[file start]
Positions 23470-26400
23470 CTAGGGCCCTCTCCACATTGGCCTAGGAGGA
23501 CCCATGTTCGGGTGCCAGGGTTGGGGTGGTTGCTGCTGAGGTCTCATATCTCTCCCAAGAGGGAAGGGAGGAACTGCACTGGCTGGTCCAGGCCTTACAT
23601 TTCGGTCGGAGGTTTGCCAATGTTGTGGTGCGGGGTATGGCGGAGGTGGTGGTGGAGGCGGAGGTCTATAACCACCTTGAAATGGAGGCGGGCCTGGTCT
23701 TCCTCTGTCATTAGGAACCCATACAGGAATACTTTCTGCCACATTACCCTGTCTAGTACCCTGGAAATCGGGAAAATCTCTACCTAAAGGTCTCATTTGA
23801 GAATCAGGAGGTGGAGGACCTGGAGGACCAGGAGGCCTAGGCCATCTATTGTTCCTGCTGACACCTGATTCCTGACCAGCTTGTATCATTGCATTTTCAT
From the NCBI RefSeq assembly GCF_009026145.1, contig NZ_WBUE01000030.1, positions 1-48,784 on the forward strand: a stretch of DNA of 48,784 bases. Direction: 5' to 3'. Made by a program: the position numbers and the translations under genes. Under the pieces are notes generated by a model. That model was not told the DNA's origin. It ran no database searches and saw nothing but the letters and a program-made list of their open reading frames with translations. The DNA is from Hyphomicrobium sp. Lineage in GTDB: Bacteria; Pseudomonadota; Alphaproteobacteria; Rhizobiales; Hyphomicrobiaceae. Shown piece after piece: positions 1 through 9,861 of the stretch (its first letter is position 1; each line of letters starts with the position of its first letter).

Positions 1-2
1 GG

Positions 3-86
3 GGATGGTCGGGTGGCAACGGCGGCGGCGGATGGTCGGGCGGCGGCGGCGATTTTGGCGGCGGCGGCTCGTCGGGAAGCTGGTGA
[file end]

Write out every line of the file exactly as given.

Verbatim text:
Positions 23470-26400
23470 CTAGGGCCCTCTCCACATTGGCCTAGGAGGA
23501 CCCATGTTCGGGTGCCAGGGTTGGGGTGGTTGCTGCTGAGGTCTCATATCTCTCCCAAGAGGGAAGGGAGGAACTGCACTGGCTGGTCCAGGCCTTACAT
23601 TTCGGTCGGAGGTTTGCCAATGTTGTGGTGCGGGGTATGGCGGAGGTGGTGGTGGAGGCGGAGGTCTATAACCACCTTGAAATGGAGGCGGGCCTGGTCT
23701 TCCTCTGTCATTAGGAACCCATACAGGAATACTTTCTGCCACATTACCCTGTCTAGTACCCTGGAAATCGGGAAAATCTCTACCTAAAGGTCTCATTTGA
23801 GAATCAGGAGGTGGAGGACCTGGAGGACCAGGAGGCCTAGGCCATCTATTGTTCCTGCTGACACCTGATTCCTGACCAGCTTGTATCATTGCATTTTCAT
From the NCBI RefSeq assembly GCF_009026145.1, contig NZ_WBUE01000030.1, positions 1-48,784 on the forward strand: a stretch of DNA of 48,784 bases. Direction: 5' to 3'. Made by a program: the position numbers and the translations under genes. Under the pieces are notes generated by a model. That model was not told the DNA's origin. It ran no database searches and saw nothing but the letters and a program-made list of their open reading frames with translations. The DNA is from Hyphomicrobium sp. Lineage in GTDB: Bacteria; Pseudomonadota; Alphaproteobacteria; Rhizobiales; Hyphomicrobiaceae. Shown piece after piece: positions 1 through 9,861 of the stretch (its first letter is position 1; each line of letters starts with the position of its first letter).

Positions 1-2
1 GG

Positions 3-86
3 GGATGGTCGGGTGGCAACGGCGGCGGCGGATGGTCGGGCGGCGGCGGCGATTTTGGCGGCGGCGGCTCGTCGGGAAGCTGGTGA